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Steel frame

a combination of steel and timber frame

Using steel frame for the whole of a house structure is very uncommon in the UK. Usually the clear spans required for a house can be achieved using timber with the incorporation of occasional steel members such as RSJs where masonry spans a window or door. There are published tables of timber spans for standard roof joists, floor joists etc. which comply with the Building Regulations. (See Structural Timber)   It can be very difficult to prevent cold bridging where steel members are incorporated into the external structure especially where Passivhaus or zero carbon standards are to be met

It is becoming increasingly popular to incorporate elements of steel framework into timber frame and kit houses (see RSJs in the center of the picture) in order to achieve larger spans than are normally available with timber. This is often down to the preferences of the engineer doing the calculations rather than being an inherent necessity. Very often laminated timber would do the job better in several ways

  • lower embodied energy
  • less thermal conductivity. As the insulation standards for housing become more stringent, cold bridging becomes more of a problem and steel is a particularly poor insulator. This may be important in outside walls or at the bottom and top of columns. With Passivhaus or code 6 standards it may be necessary to position the steel elements on the inside of the main envelope to avoid thermal bridging.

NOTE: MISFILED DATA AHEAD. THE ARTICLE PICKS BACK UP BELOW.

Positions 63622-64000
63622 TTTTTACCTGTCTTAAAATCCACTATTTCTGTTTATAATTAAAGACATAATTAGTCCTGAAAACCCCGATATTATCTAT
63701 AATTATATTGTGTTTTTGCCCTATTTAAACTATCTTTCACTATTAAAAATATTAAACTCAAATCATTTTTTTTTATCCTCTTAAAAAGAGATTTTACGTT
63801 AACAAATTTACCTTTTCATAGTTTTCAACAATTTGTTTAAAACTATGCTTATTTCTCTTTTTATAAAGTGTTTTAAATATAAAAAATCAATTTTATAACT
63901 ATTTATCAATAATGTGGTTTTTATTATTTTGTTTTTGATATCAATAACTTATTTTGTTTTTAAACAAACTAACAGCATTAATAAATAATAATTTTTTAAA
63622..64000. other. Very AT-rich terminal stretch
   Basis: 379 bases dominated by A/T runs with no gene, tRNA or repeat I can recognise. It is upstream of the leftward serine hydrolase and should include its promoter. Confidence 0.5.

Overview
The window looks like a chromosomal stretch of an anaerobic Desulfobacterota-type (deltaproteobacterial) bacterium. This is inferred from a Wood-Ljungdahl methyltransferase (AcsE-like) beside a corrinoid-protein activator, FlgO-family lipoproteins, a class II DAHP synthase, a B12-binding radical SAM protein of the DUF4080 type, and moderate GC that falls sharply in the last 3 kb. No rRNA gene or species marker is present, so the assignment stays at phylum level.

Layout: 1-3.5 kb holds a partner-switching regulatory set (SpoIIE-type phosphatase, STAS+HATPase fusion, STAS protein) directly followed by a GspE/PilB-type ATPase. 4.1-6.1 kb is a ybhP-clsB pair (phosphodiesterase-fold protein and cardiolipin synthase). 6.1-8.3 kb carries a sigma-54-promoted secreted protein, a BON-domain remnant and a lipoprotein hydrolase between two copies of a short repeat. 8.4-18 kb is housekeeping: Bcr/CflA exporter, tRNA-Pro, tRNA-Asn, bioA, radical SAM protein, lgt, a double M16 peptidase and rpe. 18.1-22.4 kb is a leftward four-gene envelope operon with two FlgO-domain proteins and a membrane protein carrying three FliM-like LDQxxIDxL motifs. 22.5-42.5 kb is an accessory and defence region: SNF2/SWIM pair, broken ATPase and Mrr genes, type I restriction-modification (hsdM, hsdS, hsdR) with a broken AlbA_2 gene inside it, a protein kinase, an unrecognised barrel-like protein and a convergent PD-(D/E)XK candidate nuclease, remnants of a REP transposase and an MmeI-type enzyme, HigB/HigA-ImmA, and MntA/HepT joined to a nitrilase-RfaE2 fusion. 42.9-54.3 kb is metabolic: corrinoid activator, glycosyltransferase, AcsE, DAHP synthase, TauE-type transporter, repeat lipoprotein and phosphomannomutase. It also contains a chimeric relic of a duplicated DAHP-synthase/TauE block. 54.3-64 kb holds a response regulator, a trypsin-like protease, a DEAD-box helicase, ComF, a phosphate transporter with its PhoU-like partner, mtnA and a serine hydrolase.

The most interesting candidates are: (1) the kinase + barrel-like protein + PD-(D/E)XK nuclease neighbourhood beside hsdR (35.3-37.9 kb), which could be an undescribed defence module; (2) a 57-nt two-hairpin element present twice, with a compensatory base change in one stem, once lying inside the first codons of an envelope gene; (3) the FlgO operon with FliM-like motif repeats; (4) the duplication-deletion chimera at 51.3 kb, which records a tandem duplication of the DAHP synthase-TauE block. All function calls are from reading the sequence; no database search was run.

• better fire performance (steel usually needs cladding to protect it from fire whereas timber is usually simply increased in width by 25mm per exposed face to give fire protection.)
  • steel erector not required (though for small jobs a general contractor can usually handle the erection work)
  • It’s easier to adapt or modify timber beams and it’s easier to fasten to them.
  • timber columns can usually go straight onto the foundation slab whereas steel requires fixing plates set in the concrete. The point here is that timber columns can be made slightly over length and trimmed on site whereas steel columns usually need nuts and studs or bolts with shims to make final adjustments. See the section on the Segal method.

Building regulations


The Building Regulations part A covers the structure of a building. This Approved Document goes into a lot of detail for traditional masonry buildings but almost none for timber frame, steel frame, earth building SIPs etc. For these you will need to consult a structural engineer (while SIPs structures are usually handled by the manufacturer)

Fire safety

With most forms of construction there will be implications concerning fire safety. These are covered in the Building Regulations and you can see examples of how to conform with these in Part B (Fire Safety)

Site preparation and resistance to contaminants

This section, Part C, covers site remediation along with protection from nasties which might affect the construction and occupants such as damp, rain, radon etc.

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